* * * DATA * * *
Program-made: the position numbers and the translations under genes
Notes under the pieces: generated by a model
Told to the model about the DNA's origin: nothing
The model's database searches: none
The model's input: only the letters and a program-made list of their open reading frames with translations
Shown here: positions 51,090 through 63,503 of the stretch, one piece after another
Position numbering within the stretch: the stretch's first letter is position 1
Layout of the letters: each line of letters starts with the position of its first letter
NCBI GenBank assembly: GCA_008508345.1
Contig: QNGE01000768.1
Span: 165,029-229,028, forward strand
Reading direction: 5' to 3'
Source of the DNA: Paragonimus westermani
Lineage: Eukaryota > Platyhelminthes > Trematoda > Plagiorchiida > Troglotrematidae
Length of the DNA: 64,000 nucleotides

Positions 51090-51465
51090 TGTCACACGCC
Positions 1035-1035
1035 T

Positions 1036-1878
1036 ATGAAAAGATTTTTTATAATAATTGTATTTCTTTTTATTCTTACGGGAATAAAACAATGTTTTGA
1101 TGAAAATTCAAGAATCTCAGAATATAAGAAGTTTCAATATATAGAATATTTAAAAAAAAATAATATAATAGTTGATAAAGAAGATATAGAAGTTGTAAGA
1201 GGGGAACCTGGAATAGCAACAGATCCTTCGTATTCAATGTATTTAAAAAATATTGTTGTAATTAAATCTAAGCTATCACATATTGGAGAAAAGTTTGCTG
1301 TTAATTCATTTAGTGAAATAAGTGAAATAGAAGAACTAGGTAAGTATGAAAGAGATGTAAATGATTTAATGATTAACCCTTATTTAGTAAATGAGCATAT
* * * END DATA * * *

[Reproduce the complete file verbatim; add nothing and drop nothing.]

Program-made: the position numbers and the translations under genes
Notes under the pieces: generated by a model
Told to the model about the DNA's origin: nothing
The model's database searches: none
The model's input: only the letters and a program-made list of their open reading frames with translations
Shown here: positions 51,090 through 63,503 of the stretch, one piece after another
Position numbering within the stretch: the stretch's first letter is position 1
Layout of the letters: each line of letters starts with the position of its first letter
NCBI GenBank assembly: GCA_008508345.1
Contig: QNGE01000768.1
Span: 165,029-229,028, forward strand
Reading direction: 5' to 3'
Source of the DNA: Paragonimus westermani
Lineage: Eukaryota > Platyhelminthes > Trematoda > Plagiorchiida > Troglotrematidae
Length of the DNA: 64,000 nucleotides

Positions 51090-51465
51090 TGTCACACGCC
Positions 1035-1035
1035 T

Positions 1036-1878
1036 ATGAAAAGATTTTTTATAATAATTGTATTTCTTTTTATTCTTACGGGAATAAAACAATGTTTTGA
1101 TGAAAATTCAAGAATCTCAGAATATAAGAAGTTTCAATATATAGAATATTTAAAAAAAAATAATATAATAGTTGATAAAGAAGATATAGAAGTTGTAAGA
1201 GGGGAACCTGGAATAGCAACAGATCCTTCGTATTCAATGTATTTAAAAAATATTGTTGTAATTAAATCTAAGCTATCACATATTGGAGAAAAGTTTGCTG
1301 TTAATTCATTTAGTGAAATAAGTGAAATAGAAGAACTAGGTAAGTATGAAAGAGATGTAAATGATTTAATGATTAACCCTTATTTAGTAAATGAGCATAT